1. Thanks for the prompt responses! I was just concerned cause I like healthy stuff in general.

        The specific powder Im using right now is Vega. Use it for my morning meal. I have a whey protein powder post workout in the evening.

        As for your recommendations of Spirulina etc. Is Spirulina ok for daily use alongisde the following: Wheatgrass, Baobab, Gelatinized Maca, Goji Berry, maybe Acai Berry and Chia seeds?

        AKA (Is it possible to overdose on the nutrition with all these in the normal recommended amounts if had together daily?)

        Maybe Macha or Red Tea

        My concern with Spirulina is the fact that it needs to be prepared super safe and Chlorella has a bunch of unnecessary stomach related side effects which make it seem like Chlorella is only good for a 2 week plan while Spirulina ‘seems’ ok for daily intake.

        My shake looks like this atm: 1 cup almond milk, 1 scoop Vega all in one, 2 tbsp peanut butter, 2 tbsp avocado oil, 3 tbsp frozen fruit mix (strawberry, raspberries, blueberry, blackberry), 3/4 cup greek yogurt, 1 handful of kale

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          Hi Mihir, I would ask your practitioner to be sure. Typically, assuming the spirulina is sourced well, it is considered a safe, long term, daily supplement. I am careful personally to not overdo almonds or peanuts. Almonds are high in omega-6s and peanuts have mold, unfortunately; and they’re a legume, so high in lectins, which can be hard on the gut. I’m sorry- so many downers! Obviously, as we’ve discussed, no raw kale. 🙂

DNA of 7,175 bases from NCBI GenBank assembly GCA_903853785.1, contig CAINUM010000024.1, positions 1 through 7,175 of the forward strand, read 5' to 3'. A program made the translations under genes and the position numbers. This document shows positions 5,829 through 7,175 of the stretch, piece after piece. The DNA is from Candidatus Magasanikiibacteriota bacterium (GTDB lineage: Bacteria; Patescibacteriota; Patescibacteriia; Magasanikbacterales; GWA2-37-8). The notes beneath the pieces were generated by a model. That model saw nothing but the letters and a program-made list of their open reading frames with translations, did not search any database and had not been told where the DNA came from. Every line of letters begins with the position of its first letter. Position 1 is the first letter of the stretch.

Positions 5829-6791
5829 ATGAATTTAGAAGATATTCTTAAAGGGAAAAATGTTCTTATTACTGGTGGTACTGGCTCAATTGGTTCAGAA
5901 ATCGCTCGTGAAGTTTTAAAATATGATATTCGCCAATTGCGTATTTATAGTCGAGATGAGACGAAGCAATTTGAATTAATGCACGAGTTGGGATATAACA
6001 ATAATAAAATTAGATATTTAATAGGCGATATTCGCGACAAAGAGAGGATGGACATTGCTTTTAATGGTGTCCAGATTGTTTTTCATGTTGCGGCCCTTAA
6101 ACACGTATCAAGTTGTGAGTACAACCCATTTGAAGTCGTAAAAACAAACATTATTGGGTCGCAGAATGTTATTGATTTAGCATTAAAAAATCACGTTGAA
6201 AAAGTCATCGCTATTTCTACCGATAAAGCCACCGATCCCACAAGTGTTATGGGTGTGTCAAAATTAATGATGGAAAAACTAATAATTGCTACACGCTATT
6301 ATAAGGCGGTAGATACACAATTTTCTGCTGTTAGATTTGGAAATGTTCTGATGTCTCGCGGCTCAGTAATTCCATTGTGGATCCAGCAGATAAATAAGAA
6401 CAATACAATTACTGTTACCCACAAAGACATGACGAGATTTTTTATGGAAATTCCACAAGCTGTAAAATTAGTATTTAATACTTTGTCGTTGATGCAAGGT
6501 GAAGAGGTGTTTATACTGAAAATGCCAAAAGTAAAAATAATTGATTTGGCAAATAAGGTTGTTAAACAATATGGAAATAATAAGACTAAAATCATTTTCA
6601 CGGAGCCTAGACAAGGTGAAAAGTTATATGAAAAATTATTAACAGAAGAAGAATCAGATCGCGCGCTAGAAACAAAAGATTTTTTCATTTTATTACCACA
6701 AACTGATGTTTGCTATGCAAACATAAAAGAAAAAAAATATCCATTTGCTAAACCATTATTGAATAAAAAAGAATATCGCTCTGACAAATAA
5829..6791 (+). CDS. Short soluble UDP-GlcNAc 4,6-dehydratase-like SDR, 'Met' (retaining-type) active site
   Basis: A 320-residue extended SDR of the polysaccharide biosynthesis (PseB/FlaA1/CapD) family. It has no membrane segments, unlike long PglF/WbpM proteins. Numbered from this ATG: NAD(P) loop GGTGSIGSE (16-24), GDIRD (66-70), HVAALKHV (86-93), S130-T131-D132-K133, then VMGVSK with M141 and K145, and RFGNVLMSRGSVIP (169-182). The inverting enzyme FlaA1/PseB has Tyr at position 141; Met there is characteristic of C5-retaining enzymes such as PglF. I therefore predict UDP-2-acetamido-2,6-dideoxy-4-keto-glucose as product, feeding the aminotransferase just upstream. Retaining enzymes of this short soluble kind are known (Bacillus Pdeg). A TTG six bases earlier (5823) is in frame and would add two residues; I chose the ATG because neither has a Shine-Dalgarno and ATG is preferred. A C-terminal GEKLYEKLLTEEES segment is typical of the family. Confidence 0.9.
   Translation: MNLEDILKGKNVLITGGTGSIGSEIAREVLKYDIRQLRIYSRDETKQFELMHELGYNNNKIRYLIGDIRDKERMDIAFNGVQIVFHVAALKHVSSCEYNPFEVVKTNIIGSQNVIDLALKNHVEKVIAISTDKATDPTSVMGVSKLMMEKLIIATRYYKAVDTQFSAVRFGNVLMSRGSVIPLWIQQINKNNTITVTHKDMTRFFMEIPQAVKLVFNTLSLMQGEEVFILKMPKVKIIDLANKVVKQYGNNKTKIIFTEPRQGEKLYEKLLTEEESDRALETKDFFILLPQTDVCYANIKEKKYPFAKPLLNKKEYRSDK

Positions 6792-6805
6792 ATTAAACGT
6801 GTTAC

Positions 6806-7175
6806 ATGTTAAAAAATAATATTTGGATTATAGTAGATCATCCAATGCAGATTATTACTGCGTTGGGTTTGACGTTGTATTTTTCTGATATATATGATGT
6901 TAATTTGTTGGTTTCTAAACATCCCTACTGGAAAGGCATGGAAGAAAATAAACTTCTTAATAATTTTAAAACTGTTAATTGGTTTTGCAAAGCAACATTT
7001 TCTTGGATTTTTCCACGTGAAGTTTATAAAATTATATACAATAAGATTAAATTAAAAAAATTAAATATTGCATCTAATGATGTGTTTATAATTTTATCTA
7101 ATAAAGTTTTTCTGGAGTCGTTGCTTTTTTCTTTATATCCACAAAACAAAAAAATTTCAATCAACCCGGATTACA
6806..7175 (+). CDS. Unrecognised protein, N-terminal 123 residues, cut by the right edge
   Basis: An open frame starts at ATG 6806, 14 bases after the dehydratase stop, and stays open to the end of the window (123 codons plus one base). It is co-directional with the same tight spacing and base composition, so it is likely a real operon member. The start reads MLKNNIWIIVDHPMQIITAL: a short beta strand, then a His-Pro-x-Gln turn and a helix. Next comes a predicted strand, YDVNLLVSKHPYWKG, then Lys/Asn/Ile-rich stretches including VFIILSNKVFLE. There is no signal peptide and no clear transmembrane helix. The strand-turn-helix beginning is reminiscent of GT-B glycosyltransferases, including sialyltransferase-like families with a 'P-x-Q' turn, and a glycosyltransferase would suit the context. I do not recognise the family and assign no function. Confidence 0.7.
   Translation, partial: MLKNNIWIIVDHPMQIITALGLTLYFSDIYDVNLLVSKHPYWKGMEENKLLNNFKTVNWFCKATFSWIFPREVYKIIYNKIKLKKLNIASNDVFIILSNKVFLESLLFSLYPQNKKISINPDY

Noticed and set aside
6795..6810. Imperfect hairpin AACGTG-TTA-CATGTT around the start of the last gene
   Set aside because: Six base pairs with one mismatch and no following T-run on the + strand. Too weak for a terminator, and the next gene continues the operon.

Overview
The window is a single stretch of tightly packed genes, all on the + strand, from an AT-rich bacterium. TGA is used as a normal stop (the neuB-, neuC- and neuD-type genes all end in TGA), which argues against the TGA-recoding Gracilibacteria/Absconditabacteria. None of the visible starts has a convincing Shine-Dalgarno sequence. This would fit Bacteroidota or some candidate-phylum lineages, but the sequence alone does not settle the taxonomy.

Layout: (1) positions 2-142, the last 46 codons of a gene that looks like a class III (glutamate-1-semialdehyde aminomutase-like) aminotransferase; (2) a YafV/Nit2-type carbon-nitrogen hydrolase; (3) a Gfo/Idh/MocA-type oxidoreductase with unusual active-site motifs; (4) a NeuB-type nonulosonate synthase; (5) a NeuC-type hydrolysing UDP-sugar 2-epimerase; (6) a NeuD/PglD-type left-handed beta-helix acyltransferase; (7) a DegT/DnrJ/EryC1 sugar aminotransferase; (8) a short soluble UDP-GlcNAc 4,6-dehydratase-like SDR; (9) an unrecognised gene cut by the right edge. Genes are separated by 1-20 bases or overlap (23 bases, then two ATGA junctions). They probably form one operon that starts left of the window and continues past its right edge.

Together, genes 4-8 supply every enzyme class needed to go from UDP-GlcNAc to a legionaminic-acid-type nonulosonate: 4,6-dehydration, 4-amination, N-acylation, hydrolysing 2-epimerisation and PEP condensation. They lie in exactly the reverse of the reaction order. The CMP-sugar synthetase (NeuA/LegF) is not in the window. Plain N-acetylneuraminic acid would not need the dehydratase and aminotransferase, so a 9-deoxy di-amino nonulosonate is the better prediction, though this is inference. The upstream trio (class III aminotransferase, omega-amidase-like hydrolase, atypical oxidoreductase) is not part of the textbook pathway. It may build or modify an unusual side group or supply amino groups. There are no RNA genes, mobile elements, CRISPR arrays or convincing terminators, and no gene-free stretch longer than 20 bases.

16. Just passed a kidney stone…ouch. no more oxalates for me. Funny thing is I knew about the dangers and thought I was eating in moderation, they can really add up when they are small amounts spread out in different foods. I did kale and collards in smoothies thinking its ok because they are relatively low, and I was eating with fats and nut milk to “neutralize” the oxalates. (Not sure if that is real science or just a youtube thing…) I even have a chart of oxalate content in foods and still managed to form a kidnesy stone! I have been doing low fodmaps and as a result eating tons of meat and not much carbs…thinking that has to be a factor? I have no idea what I am supposed to eat to not get IBS, inflammation, low or high blood sugar, and now kidneys stones. I have to avoid: fodmaps, excess protein, resistant starches, acidic foods, dairy, nightshade family, chenopod family, etc… so what then, foodpaste? I cant find any info on turmeric and ginger, do you know if they are high oxalate foods? Thanks for making the article concise and packed with useful info, I am getting right on the suggested foods and bought some chanca piedra…hoping this was a one time thing!